So…for love or money…which would you choose? Would you sacrifice more for love? Or for money? Would you put yourself out, do uncomfortable things, for love? And would you do more if it meant you’d make a lot of money? Are you better if you choose one over the other?
What if loving someone meant you needed the money?
What if winning the money meant that you couldn’t love someone as completely as they deserved to be loved?
I set out to write a sweet little story about a single mom who wins a chance to be a contestant on a cooking show. I should know better. My stories never turn out to be sweet, easy reads. Life happens to me every time. Muck gets in the way. Kind of like real life. Halfway through the book I’m faced with the realization that there are no easy answers. No matter how much I want to make it be so.
And yet…if I just trust, have faith, listen to the small voices inside of me, life has a way of working itself out. I don’t have all the answers. I don’t even have most of them. But I have one. The only one I need. Love exists. It is the strongest force in the universe. And if we have open our hearts to it, we will know moments of true joy.

Friday, August 26, 2016

Why Do We Read Romance Books and Write Them? by Roz Denny Fox

I wanted to blog about something more fun this month than life advice. I started thinking about all of the people I meet who ask why I read and write romance. I’m usually slightly offended and tell them rather soundly that it’s a genre I like, and that generally ends the line of questioning. However, I do ponder why it’s something people ask. I wonder if they think I don’t look like a romantic. If that’s the case, why not? Or do they feel the genre is less than—say mystery or sci fi, or even nonfiction? If so, what wrong impressions do they have? Some I sense stop short of asking why I don’t write a “real book”. (Grrr!) Those people I want to stomp on their toes.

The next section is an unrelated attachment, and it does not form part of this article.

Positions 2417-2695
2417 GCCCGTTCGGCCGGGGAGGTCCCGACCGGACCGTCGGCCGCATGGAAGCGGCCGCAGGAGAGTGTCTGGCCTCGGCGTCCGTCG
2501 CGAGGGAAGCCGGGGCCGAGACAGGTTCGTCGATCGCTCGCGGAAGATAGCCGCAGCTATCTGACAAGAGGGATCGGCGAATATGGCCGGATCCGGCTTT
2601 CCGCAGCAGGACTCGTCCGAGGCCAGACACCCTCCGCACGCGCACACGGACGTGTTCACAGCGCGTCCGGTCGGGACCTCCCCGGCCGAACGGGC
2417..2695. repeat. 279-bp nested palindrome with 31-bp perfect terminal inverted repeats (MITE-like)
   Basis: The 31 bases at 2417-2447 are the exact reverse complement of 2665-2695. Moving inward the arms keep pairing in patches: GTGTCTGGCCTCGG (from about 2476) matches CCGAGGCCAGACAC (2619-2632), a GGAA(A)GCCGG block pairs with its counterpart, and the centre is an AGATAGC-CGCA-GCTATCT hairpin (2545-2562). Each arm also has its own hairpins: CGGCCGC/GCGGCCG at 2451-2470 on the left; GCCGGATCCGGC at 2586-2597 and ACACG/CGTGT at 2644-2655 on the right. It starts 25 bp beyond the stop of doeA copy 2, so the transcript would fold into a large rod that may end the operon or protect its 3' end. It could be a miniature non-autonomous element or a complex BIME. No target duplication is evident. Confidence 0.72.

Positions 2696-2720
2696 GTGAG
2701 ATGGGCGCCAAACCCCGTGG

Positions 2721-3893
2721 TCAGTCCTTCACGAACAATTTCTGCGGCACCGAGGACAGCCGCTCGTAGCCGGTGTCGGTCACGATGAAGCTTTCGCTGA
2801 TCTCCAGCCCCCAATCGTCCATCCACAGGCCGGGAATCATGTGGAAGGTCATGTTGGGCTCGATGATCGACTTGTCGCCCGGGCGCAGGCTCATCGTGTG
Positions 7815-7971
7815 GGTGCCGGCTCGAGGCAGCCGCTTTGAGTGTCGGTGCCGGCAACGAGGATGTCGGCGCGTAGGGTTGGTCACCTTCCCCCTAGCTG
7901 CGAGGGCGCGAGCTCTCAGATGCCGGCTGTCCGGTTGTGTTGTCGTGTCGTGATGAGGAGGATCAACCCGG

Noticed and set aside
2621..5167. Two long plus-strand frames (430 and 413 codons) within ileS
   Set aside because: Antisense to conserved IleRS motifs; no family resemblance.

But I decided to reflect on my reasons for reading and writing in the romance genre. My reasons may be very different from any of yours. If you’ll indulge me today, here goes:

I grew up in a rural Oregon farm community where reading was more than a pastime. It was a way to escape a fairly unexciting life. It was a way during pre-television to explore the world. Today’s kids would probably think I lived a hard life. My dad was a logger, a machinist, and a farmer. He didn’t give my sister or me spending money. We earned it. I hoed rows of onions under a hot sun, or strung miles of poles for pole beans to climb. We’d get up at four a.m. to do outside chores like water gardens before catching a bus to go to fields where we got scratched picking blackcaps, boysenberries, raspberries, or crawled down wet rows picking strawberries. The next crop was bush beans. We filled metal buckets then dumped them in gunny sacks. Dragging full sacks to the end of the row was backbreaking. The same was gathering walnuts, filberts, or prunes in rainy, pre-dawn hours before school days in the fall.